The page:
Rising prices, Y2k fears, are impacting party plans

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August 30, 1999

Rising prices, Y2K fears are impacting party plans

Edward Martin

CHARLOTTE -- They fretted. It was December, but Raintree resident Sue Jones and friend Page Walker from Belmont were already planning how to celebrate the new millennium.

"The more we thought," says Jones, the mother of two, "the more we realized we wouldn't want to be anywhere else with anyone else but our families and friends."

Flash forward: This coming New Year's Eve, at the uptown Omni Hotel, the two families and 23 others will be sharing hors d'oeuvres and drinks. In an adjacent room, their children get their faces painted and have caricatures drawn. As fireworks burst at midnight, they rush to the windows or downstairs to join revelers on The Square. Then they retire to their rooms.

At a time when many hospitality experts had expected the millennium to be rocketing North Carolina's $11 billion hospitality and travel industry to new heights, Y2K is turning into something of a surprise party.

Hotels, such as the uptown Hilton Charlotte, which offers a package of entertainment, dining, room and New Year's brunch, are half-booked, but many hotels are taking a pass on public events and virtually all still have open rooms.

Air travel? "A lot don't want to fly because they're scared of what might happen," says Carol Palmer, AAA Carolinas in Charlotte travel branch manager, despite Federal Aviation Administration assurances that domestic flights are safe from date-related dangers. "We have no clients in the air between Dec. 31 and Jan. 2," says Brenda Bolton, manager of operations and sales at Trexler World Travel Service.

Cruises and tours? Berths are widely available largely because of high prices. For example, Royal Caribbean's seven-day millennium cruise out of San Juan, at $2,128 per person from Charlotte, is as much as 50% higher than a year ago.

Virtually all segments of the hospitality industry have at least doubled charges, expecting enormous demand from a party-hungry public.

But it's not too late for a bonanza. "We haven't had many requests for events yet," says Beth Ramsey, senior event manager at Mary Tribble Creations, "but we expect that to change closer to the end of summer."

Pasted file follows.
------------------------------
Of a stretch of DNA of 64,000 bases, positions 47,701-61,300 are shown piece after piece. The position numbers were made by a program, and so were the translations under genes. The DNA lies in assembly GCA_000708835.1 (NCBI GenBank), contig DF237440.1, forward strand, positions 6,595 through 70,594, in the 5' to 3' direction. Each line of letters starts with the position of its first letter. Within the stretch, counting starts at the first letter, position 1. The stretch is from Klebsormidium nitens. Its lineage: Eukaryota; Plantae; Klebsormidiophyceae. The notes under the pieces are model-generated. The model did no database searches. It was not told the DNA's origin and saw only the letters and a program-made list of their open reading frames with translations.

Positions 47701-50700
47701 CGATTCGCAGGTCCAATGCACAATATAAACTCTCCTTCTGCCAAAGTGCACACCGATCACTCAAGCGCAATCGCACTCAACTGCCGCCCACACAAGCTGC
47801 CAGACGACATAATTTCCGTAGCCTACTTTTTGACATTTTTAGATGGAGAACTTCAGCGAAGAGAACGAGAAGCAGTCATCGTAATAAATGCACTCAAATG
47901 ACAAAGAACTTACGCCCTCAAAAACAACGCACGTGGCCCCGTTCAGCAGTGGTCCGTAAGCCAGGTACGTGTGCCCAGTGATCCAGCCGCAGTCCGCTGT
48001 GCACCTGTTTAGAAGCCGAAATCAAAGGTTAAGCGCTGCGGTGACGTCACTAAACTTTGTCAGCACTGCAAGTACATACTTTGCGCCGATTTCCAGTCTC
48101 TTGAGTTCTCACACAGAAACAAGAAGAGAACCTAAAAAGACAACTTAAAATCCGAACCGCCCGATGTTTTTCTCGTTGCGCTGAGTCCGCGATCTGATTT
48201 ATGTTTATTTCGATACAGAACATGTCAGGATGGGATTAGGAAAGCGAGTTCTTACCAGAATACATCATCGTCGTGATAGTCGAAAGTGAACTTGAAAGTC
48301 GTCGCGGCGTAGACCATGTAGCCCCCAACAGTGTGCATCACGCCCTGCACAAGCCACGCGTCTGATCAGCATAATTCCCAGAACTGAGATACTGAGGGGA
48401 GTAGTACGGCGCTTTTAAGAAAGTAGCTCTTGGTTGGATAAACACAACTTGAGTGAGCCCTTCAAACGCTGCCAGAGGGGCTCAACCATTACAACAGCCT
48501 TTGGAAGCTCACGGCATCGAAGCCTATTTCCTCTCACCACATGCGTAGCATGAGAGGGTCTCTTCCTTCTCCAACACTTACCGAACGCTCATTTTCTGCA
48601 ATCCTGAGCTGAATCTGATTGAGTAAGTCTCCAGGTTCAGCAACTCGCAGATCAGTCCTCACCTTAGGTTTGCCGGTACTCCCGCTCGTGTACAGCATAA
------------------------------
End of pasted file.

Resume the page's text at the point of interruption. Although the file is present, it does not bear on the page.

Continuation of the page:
But millennium magic has already produced some winners. Jim Austell, musician and president of J&J Productions Inc., a Charlotte booking agency, says virtually all groups are commanding strong rates. His group, Alibi, has booked a gig for a charge of $15,000, up from the usual $5,000.

At the Hilton Charlotte, Curtis Brown, general manager, went to work last August reviewing tapes before signing, more than a year ahead, the Fabulous Kays. They'll play in the main ballroom for revelers who pay $590 for a "gold" package that includes room, buffet, brunch and other amenities.

That's still shy of the Grove Park Inn in Asheville, where a three-night package that includes meals, a specially commissioned musical composition and music by The Drifters will go for $4,250 a couple.

But some segments of the industry could be setting themselves up for a backfire. Airlines are issuing only nonrefundable tickets for Dec. 16-Jan. 10 to try to cover losses if travelers cancel because of Y2K anxiety.

And tour vendors are demanding immediate deposits and full, nonrefundable payments six months in advance.

That amounts to a game of chicken with consumers, and some resorts are blinking first. "Several properties have already lowered their prices," says Bolton. "A lot of people look at this and say, `Wait a minute  we can stay close to home, have a quieter party, then go somewhere else after the millennium and get a lot more for the dollar.'"

Considering factors like those, Jones, husband Troy, and their friends and families say a celebration at the Omni  even if relatively quiet  is appealing.

"This will come once in a lifetime," says Sue Jones. "We wanted something to do with the kids, to make an evening they remember forever."

Martin is a Charlotte-based freelance writer.

Week of August 30, 1999 | Focus: Hospitality | Top of the page

-- Homer Beanfang (Bats@inbellfry.com), September 01, 1999

-- Homer Beanfang (Bats@inbellfry.com), September 02, 1999


A friend of mine is a travel agent. She told me last night that the very same room in Nasau is going for $600/night for Thanksgiving holiday (USA, end of November) is going for $2,000/night for New Year's holiday.

-- Lane Core Jr. (elcore@sgi.net), September 02, 1999.

Homer, thanks for some great stories today. Good sleuthing.

-- Lewis (aslanshow@yahoo.com), September 02, 1999.

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